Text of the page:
No “Lifeboats” For Lawmakers
Reporter Brian Hicks at The (Charleston, S.C.) Post and Courier has an excellent column out this week highlighting the extent to which South Carolina lawmakers wield a frightening degree of control over local government.
In case you missed it, click here.
The focus of Hicks’ piece? The recent appointment of S.C. Sen. Paul Campbell (RINO-Berkeley) to run the Charleston International Airport, a $200,000-plus position that’s paid for mostly with taxpayer funds.
Hicks is absolutely correct. State lawmakers in Columbia have way too much control over local government – sort of like federal lawmakers in Washington, D.C. have way too much control over state government.
Of course he ignores a much more fundamental problem: There’s too much government to begin with.
Seriously … an airport? What business does government have running an airport?
Anyway, Hicks’ column also neglects to mention recent efforts by S.C. Lt. Gov. Glenn McConnell – Campbell’s former colleague in the State Senate – to secure his own taxpayer-funded “lifeboat.” With the help of corrupt S.C. Supreme Court chief justice Jean Toal, McConnell is angling to become the next leader of the College of Charleston – despite his utter lack of qualification for the position and several, um, glaring issues.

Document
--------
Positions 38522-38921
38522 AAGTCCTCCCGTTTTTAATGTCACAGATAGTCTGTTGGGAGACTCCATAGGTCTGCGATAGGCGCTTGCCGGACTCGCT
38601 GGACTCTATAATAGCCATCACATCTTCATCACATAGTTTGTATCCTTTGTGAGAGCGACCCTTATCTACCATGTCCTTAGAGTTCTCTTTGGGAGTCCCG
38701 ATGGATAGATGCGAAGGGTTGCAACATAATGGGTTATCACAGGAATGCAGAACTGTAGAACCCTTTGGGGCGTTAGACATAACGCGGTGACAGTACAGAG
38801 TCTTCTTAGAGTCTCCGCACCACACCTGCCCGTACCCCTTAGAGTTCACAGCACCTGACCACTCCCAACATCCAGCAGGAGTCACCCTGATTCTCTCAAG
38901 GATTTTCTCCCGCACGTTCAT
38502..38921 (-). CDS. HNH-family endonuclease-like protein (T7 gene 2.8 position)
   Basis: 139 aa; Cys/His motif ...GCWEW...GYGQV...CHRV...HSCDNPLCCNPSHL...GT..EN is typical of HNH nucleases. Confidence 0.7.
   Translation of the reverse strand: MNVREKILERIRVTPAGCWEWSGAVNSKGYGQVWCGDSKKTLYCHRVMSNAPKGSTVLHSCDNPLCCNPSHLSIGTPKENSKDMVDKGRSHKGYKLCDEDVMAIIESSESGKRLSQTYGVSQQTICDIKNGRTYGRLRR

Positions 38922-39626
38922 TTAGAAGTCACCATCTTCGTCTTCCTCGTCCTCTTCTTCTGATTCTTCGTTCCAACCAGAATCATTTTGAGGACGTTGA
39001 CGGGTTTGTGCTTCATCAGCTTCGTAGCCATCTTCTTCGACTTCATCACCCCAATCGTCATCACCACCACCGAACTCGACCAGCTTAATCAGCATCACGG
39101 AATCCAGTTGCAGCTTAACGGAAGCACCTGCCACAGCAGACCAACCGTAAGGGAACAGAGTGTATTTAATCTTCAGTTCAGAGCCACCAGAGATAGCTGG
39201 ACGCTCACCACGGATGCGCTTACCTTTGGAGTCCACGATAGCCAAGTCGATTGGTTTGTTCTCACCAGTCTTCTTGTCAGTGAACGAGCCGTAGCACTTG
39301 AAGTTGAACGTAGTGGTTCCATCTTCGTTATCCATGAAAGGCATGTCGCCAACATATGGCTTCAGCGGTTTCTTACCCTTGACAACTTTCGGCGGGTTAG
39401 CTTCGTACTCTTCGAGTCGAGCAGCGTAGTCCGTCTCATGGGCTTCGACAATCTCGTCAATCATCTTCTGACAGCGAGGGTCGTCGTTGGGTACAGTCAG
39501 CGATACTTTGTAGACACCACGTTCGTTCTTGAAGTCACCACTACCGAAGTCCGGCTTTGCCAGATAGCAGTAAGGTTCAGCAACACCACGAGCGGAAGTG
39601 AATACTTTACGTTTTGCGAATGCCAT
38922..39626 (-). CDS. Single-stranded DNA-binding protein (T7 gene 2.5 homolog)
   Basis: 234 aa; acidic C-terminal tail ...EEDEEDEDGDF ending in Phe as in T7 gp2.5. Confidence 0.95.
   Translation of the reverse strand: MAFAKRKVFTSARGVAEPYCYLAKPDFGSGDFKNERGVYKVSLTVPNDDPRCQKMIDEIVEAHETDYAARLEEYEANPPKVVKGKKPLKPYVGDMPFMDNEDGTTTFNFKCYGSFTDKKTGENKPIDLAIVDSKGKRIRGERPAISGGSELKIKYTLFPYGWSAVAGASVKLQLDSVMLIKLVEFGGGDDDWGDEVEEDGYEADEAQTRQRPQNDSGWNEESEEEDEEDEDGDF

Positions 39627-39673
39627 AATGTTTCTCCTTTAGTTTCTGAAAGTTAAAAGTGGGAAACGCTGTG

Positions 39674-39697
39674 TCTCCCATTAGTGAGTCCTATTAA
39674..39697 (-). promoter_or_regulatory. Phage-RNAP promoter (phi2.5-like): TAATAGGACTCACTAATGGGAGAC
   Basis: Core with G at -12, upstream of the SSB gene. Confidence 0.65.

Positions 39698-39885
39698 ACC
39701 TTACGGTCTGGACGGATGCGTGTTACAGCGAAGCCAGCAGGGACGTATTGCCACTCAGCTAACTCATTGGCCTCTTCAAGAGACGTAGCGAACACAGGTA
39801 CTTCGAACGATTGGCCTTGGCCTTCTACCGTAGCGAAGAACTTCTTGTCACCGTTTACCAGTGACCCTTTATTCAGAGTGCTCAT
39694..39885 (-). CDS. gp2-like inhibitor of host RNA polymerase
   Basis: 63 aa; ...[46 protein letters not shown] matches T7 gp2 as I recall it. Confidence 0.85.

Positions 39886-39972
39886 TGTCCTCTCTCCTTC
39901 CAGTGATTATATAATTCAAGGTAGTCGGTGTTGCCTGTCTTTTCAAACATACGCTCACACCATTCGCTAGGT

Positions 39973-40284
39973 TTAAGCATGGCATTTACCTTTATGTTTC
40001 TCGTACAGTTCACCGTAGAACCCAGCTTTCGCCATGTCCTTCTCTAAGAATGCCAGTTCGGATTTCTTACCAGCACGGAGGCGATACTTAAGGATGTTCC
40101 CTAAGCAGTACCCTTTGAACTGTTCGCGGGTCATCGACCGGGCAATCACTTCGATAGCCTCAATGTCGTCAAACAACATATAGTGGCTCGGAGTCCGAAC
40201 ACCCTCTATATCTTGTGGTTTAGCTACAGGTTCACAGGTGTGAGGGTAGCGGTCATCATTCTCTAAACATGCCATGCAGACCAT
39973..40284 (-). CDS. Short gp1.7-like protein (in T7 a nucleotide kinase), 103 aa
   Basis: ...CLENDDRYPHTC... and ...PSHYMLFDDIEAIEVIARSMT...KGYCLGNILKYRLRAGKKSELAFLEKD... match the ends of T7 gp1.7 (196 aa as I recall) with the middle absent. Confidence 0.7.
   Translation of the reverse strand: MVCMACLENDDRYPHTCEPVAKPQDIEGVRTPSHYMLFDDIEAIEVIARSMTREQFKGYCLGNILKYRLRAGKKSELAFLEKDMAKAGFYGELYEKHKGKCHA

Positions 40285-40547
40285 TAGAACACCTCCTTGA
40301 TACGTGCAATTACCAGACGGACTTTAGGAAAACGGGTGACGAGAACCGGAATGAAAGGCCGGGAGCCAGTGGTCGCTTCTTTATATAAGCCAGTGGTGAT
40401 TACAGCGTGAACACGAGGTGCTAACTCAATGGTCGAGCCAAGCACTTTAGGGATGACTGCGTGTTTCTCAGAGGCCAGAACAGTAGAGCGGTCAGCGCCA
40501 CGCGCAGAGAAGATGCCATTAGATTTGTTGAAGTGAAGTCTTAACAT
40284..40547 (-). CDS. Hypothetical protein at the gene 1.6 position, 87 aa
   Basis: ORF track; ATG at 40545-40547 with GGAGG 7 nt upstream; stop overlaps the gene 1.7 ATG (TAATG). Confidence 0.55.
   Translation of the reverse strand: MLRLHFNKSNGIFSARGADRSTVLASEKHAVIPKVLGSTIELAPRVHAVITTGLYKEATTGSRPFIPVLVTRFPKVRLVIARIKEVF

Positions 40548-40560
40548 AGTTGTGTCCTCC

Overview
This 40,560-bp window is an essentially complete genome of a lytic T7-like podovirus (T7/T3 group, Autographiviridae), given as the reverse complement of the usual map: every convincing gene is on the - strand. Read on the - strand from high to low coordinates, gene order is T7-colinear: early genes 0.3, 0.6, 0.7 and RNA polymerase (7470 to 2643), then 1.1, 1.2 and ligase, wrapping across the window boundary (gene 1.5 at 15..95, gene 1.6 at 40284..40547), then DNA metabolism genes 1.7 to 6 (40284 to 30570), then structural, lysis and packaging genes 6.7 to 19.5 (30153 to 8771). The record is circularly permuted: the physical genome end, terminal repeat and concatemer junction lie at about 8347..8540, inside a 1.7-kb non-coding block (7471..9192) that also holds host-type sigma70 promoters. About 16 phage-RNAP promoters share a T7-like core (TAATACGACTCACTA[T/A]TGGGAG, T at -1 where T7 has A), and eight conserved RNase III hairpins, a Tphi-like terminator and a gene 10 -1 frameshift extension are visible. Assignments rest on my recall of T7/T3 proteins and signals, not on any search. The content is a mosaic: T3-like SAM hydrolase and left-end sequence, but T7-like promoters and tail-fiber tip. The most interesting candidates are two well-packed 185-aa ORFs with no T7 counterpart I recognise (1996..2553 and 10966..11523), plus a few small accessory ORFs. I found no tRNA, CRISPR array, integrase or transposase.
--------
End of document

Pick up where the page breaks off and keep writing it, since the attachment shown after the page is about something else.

Enough is enough …
Elected officials focused on securing six-figure taxpayer-funded lifeboats for themselves clearly do not have the best interests of taxpayers at heart. And in addition to the cost of paying them these inflated salaries, we’re also on the hook for whatever government largesse they gave away in the process of securing these positions.
Talk about a corrupt – and costly – process.
Lawmakers should be banned from taking government appointments during – and after – their terms of service. Obviously they are free to run for higher office if they choose, but taxpayers simply cannot afford to continue subsidizing six-figure jobs for members and former members of the S.C. General Assembly.